Sudanese refugees began to funnel into Nebraska a decade ago? part of a massive international refugee resettlement program. More than half the state's Sudanese population of about 10,000 live in Omaha, making the city perhaps the largest concentration of Sudanese in the United States.
Many of the Sudanese have become part of the fabric of the community. That's especially true for the men, who often arrived here before their families. Still, these refugees face many challenges, and the University of Nebraska invited experts and activists to discuss what still needs to be done to help the state's Sudanese community.
More than 80 people responded to the invitation, crowding into a small room in a community center in the heart of the city's African-American community. The goal of the forum was to help those working with Sudanese residents become more informed about each other's efforts.
Sandra Elsea, a nurse with the , told the gathering there was little information for local providers when she began working with the Sudanese 7 years ago. "I just had to learn by the seat of my pants about the culture," she said, adding that she tries to learn more everyday. But she confessed she is still amazed at what the rest of the city does not know. "I even know people in Omaha who don't even know they're here. You know, we've got 5,000 people here. When I say 'the Sudanese refugees', they look at me like I've got a hole in my head."
The nurse has learned a great deal about Sudanese culture? and how it differs from U.S. society, and much of her work focuses on educating refugees about those differences. For instance, she said, clinics in Sudan are mostly 'Walk-in.' So it takes time to get folks to understand they need to make an appointment to see a doctor or nurse? then keep that appointment.
But, Ms. Elsea noted, cultural disparities can be more serious, and lead to the involvement of police, and other government agencies in what would have been a family matter in Sudan. She's seen it happen with what's considered domestic violence in the United States. "In Sudan," she noted, "corporal punishment is how husbands deal with their families. And when they get to this country, when the women and the children find out that that's not acceptable in the United States, then they get the number of [Child Protective Services] and call. And that leads to all kinds of problems with the family because Mom has no way to have an income [if she moves away from her husband]." Ms. Elsea said she'd like to see more cooperation and understanding of these situations among the police and other departments that deal with these families.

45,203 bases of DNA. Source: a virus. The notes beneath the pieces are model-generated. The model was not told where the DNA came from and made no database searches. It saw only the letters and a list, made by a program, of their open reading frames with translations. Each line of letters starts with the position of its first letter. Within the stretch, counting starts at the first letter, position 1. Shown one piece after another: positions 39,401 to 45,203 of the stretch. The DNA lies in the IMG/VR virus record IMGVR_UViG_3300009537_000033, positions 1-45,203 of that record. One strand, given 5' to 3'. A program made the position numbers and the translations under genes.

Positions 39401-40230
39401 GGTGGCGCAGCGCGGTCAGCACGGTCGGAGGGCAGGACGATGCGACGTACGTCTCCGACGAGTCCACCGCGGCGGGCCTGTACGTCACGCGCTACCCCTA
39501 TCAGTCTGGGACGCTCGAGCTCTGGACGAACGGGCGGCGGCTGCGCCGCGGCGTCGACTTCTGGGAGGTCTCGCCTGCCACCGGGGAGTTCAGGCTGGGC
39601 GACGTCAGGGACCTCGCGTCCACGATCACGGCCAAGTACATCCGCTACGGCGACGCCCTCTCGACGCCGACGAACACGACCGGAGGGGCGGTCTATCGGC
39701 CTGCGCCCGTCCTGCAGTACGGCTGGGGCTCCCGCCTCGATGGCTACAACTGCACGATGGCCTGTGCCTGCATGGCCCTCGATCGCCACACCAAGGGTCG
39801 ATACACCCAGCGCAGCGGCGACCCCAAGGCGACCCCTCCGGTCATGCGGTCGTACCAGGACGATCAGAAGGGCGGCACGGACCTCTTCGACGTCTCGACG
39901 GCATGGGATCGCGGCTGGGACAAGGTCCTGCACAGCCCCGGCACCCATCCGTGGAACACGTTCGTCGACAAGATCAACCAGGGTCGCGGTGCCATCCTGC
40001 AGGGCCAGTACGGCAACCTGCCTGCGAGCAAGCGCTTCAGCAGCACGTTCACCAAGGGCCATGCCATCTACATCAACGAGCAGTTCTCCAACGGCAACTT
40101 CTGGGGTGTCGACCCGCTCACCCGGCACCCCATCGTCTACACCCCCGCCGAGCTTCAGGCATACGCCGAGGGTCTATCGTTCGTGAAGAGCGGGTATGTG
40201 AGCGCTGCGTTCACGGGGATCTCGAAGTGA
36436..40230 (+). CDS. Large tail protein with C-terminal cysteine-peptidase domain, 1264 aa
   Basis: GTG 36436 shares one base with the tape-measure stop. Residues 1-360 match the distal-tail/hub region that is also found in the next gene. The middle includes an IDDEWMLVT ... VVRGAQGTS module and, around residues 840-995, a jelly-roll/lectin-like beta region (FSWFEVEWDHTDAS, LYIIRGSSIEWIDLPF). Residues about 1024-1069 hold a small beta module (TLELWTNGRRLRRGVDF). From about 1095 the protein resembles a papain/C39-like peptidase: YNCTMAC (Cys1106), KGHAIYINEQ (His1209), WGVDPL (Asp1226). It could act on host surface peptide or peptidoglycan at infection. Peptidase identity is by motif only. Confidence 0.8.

The cultural adjustment has led to stress and mental health problems in the refugee community. That's been Mary Obat's focus for the past 3 years. A Sudanese refugee herself, she works with women? believing they are "change agents," who can educate other women, children and, ultimately, the whole community. Sudanese women in Omaha, she said, are depressed. "Because they stay home all the time taking care of kids. They don't know the language. They don't know how to drive. And they cannot go out, meeting other friends or relatives. They always stay in the same place and their husbands go to school or go to work."
Some Sudanese women in Omaha have coped with this depression and isolation by forming a women's support group. Elizabeth Ajango told the forum it's been an education for her and her fellow organizers, "learning how to become an effective working mom and at home, (at) the same time, be a successful homemaker."
Help for these women is also available through the Omaha Public Library System. "The public library is a wonderful resource for you," its director, , told the audience, inviting those at the forum to take advantage of its services. "We have meeting rooms. We have programs. We have displays out there. We have a children's librarian in the room to talk about how we can help your children."
After an hour-and-a-half of discussion about everything from economic development to cultural diversity within the Sudanese population, Ms. Sass voiced the general agreement that there was still much more to learn, and to meet again. "Today was like the first day of a wonderful college course. And it's over today? and I want to come to the second class."
No one has scheduled that "second class." But there was the beginning of a better networking system for everyone trying to make the relocation experience a good one? for Omaha? and its Sudanese residents.